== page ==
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Road trip: Heading to Porterville in the new Land Rover Discovery

2018-04-26 10:30

Sean Parker

Image: Megan Parker

Cederberg - I love a good road trip, in fact I try and do as many as possible. The most recent journey led me to Rockhaven Farm above Porterville in the Western Cape. 

It's a picturesque spot surrounded by the Grootwinterhoek mountains, devoid of synthetic light (the Milky Way is completely visible) and possesses stunning landscape with rock paintings by the Khoi and San people. 

Idyllic location

A few days in this paradise, roughly two hours out of Cape Town, was just what I needed to tear my eyes and ears from notifications, deadlines and painful peak hour traffic.  

 Image: Tarryn Temmers

Why Rockhaven farm? It's beautiful, there's very little cellphone signal and you're surrounded by nothing by mountains. We were lucky to get a thorough tour of the farm by Jaap, who's worked on the land since he was a boy. 

His tour took us off the beaten path, dipping and diving under rocks to find exquisite rock paintings and caves once used by the San. 

It's a must-see for anyone remotely into taking time away and getting closer to nature while also having access to beautiful art painted thousands of years ago. 

Head to our Instagram page for more photographs of the Discovery

Another reason are the wonderful aromas that fill the area, Rockhaven produces essential oils and is home to African Chammomile, Lavender, Rosemary, Tea Tree, Buchu and Indigenous Fynbos.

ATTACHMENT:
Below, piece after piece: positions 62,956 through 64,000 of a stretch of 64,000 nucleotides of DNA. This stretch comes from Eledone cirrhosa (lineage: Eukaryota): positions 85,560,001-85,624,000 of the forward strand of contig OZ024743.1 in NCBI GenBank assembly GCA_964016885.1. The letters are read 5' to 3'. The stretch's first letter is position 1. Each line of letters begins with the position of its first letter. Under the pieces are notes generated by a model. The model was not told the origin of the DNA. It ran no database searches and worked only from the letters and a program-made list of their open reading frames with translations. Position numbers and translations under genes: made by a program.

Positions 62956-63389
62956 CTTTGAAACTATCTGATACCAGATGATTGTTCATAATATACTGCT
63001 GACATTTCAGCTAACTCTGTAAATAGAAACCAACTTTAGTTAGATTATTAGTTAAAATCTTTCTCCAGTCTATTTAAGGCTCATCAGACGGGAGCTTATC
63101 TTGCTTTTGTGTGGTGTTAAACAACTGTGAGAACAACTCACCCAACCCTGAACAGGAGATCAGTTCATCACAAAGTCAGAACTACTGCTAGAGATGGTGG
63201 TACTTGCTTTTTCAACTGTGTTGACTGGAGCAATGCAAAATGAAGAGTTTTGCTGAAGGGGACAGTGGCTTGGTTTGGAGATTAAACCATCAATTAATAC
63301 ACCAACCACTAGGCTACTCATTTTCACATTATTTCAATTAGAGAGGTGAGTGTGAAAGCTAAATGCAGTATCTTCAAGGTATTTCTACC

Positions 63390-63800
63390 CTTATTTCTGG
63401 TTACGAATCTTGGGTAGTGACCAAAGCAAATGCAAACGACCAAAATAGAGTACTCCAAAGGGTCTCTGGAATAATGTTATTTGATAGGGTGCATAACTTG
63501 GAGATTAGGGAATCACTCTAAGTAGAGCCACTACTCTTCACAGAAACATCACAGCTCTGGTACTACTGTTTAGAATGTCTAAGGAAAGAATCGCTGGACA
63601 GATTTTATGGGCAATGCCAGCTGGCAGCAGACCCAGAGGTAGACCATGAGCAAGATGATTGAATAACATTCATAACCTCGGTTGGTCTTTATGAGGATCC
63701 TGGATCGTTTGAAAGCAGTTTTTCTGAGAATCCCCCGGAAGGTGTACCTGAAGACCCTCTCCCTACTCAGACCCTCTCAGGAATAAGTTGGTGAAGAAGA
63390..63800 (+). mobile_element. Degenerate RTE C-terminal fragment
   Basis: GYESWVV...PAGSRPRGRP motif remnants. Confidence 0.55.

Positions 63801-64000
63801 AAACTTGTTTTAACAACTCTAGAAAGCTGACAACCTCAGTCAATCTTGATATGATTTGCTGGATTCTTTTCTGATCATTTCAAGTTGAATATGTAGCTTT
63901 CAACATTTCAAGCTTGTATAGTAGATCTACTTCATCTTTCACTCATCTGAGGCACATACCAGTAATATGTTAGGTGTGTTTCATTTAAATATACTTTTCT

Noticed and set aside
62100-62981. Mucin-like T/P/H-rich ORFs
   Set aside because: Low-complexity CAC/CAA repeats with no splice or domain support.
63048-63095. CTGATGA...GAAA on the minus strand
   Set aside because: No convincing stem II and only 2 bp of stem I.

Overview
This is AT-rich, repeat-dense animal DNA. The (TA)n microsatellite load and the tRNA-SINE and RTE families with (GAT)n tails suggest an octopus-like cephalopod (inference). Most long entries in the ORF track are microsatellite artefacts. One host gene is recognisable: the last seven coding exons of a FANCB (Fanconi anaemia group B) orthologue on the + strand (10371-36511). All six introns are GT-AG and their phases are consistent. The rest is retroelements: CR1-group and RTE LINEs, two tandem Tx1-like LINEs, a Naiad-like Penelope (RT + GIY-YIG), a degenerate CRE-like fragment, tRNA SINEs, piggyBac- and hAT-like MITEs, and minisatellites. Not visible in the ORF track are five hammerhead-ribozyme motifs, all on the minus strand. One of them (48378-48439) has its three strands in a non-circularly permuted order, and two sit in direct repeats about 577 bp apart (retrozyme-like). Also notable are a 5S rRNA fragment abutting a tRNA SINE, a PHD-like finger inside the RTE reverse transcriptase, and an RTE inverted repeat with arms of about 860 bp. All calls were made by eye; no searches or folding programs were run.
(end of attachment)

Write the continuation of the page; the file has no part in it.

'Essential oils are the volatile oils extracted from plant material, usually using steam as the extraction agent. Small 12ml bottles can be bought at the farm by guests but most of the oil made is flogged for resale abroad and in a South African organic range', says the website.

Image: Tarryn Temmers


My wheels for the trip? The latest Land Rover Discovery, powered by a 3.0-litre turbodiesel engine with 190kW and a mammoth 600Nm. 

Maximum speed is 209km/h and for what's it is worth, 0-100km/h takes 8.1 seconds according to the automaker. 

Our test unit was the HSE Luxury version with all the bells and whistles, more on that later. 

The Disco, as it's affectionately been known, has a ground clearance of 283mm and approach and departure angles of 34 degrees and 30 degrees respectively, with a breakover angle of 27.5 degrees.

Maximum wading depth is 900mm. Not that it did any wading, the Western Cape is going through severe drought. 

The encounter brought along a few different surfaces for the Discovery to handle, which made good use for the new all-terrain response system. By virtue of turning the rotary controller, different modes alter the behemoth vehicle to adapt to whatever the surface: sand, gravel, snow or mud. 

I found the 'auto' mode dealt with all the necessary conditions we encountered. 

Practically, the Discovery really has no boundaries, offering seating for seven (there's space for two small kids in the rear-most pews) and storage binnacles galore, including a fridge. 

Despite it's large size, the myriad of cameras and sensors make maneuvering the SUV child's play, particularly when one of the 'obstacles' is a stubborn donkey. (Note: Even in the city, the Discovery proved adaptable when parallel parking on a busy street). 

Image: Tarryn Temmers

Don't delay your next journey

The benefits of exploring South Africa's amazing landscape is immeasurable, I was well rested after the time in the Cedarberg. 

The Discovery covered the distance with the ease of Wayde van Niekerk in a 400m race, and proved to gobble every item of luggage with space to spare. I purposefully packed quite a bit of stuff. 

Overall, the Discovery didn't put a foot wrong, and yes a longer test will perhaps put its longevity under more scrutiny, but it performed well. It possess all the technological know-how to take on Africa, but the question is, will it struggle if stranded in the middle of nowhere? Perhaps. 

*Land Rover's diesel models start at R1 016 400 

Read more on:    land rover  |  discovery  |  sean parker  |  new models

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